On his blog, Lee Hower (one of LinkedIn founders) has an interesting post titled “Making good decisions still means you are sometimes wrong” in which he talks about the tough choices VCs have when deciding which startup to back. There are so many deals coming their way, they can’t possibly bet on every single one of them and identifying good opportunities, especially early stage, is really difficult.
I especially liked his link to Bessemer’s “anti-portfolio” web page where they show companies they declined to invest in and have great comments on why. Just goes to show that you shouldn’t feel bad after that meeting where the VC tells you the startup you have been working on and investing your life savings is not interesting to them. Maybe they are missing on the next eBay, Google, or PayPal. Just maybe. 😉
The question that seems to be a deal killer, no matter what type of product you are building, is the market sizing one. It comes in various formats:
- “What is the size of the market?”
- “How big can this get?”
- “What are the growth prospects?”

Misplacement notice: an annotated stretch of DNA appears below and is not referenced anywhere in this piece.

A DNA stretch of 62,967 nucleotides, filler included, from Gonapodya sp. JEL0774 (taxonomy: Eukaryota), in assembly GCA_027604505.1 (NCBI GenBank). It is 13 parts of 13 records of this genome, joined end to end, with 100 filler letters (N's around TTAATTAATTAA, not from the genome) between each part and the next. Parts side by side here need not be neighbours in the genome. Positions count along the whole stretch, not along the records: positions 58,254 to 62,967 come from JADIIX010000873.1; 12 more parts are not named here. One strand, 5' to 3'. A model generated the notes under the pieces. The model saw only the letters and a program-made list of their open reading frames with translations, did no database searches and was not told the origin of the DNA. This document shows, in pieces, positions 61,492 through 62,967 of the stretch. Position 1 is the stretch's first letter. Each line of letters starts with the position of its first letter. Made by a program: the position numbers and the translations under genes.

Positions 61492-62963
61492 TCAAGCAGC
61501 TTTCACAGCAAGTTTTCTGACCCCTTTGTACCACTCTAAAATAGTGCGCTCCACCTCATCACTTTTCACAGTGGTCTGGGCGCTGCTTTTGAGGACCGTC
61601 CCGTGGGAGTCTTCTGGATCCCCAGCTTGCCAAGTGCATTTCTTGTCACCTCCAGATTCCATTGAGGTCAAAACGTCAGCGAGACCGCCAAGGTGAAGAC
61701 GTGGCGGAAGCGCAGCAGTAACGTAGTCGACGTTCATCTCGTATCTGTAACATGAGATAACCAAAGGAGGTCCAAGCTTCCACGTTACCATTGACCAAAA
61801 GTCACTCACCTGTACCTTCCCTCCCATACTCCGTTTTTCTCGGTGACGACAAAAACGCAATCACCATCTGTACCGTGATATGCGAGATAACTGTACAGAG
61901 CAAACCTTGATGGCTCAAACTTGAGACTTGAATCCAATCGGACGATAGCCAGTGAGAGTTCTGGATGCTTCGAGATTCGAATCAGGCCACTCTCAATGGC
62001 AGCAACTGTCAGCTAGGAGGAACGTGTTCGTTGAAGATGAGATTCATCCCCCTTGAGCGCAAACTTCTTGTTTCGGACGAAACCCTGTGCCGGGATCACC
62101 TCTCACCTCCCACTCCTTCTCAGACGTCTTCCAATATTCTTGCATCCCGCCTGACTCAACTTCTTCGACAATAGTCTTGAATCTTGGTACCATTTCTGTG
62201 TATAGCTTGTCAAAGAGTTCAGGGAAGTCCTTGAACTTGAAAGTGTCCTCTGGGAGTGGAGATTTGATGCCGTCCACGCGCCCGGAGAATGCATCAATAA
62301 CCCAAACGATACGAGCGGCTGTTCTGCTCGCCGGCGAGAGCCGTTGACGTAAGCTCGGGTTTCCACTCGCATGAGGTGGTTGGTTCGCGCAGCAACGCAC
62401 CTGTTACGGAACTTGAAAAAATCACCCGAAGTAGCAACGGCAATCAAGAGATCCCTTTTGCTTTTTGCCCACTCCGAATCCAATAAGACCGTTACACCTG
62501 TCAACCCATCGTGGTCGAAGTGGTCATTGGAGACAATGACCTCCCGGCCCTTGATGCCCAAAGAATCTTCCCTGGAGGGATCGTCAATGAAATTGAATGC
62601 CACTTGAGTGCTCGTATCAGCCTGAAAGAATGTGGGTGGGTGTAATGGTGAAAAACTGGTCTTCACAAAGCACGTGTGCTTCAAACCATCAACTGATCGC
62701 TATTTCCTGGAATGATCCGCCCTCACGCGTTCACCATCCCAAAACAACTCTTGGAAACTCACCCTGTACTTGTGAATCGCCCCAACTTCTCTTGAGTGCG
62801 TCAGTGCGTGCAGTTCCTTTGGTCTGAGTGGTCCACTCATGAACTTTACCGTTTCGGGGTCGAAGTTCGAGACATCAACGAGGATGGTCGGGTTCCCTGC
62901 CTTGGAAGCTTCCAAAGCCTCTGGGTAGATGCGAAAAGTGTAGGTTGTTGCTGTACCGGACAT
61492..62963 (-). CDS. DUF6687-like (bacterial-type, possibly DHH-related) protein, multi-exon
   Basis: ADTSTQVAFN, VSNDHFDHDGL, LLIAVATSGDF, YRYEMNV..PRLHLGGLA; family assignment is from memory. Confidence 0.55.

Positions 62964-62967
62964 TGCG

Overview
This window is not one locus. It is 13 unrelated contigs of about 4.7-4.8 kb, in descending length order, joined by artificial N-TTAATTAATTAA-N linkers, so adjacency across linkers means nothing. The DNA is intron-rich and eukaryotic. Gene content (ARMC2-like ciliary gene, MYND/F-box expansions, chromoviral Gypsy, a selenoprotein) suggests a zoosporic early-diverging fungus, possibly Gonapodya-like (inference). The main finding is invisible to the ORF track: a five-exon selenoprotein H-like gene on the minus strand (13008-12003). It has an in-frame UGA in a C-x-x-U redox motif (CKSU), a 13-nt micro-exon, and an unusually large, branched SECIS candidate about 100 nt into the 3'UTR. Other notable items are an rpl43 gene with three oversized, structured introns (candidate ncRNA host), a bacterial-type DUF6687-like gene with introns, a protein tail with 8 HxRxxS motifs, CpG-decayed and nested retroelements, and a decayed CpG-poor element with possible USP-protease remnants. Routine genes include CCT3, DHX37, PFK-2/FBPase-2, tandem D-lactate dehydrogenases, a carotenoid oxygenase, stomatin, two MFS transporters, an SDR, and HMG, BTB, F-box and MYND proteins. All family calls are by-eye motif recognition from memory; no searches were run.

Among others, is a key question that often turns off potential investors. Especially if you can’t answer it “correctly”. A nice post by Bryce Roberts titled “You can never size a market in Excel“tackles this pesky problem entrepreneurs face and gives sound advice:
“An investor’s instinct around something as fundamental as whether your business can reach the scale needed for venture capital returns is one that won’t be found scouring the latest market forecasts from Forester or Goldman Sachs. It won’t be found in endless meetings and it won’t be found in detailed financial forecasts or market sizing exercises.
It will be found in the connection an investor makes to you, your product and your vision. Either they will believe it or they won’t.”
It is a refreshing view on the question of market sizing. And also tells you a bit about how to assess whether the investor in question will be really a good match with your startup.
Check out the full article here.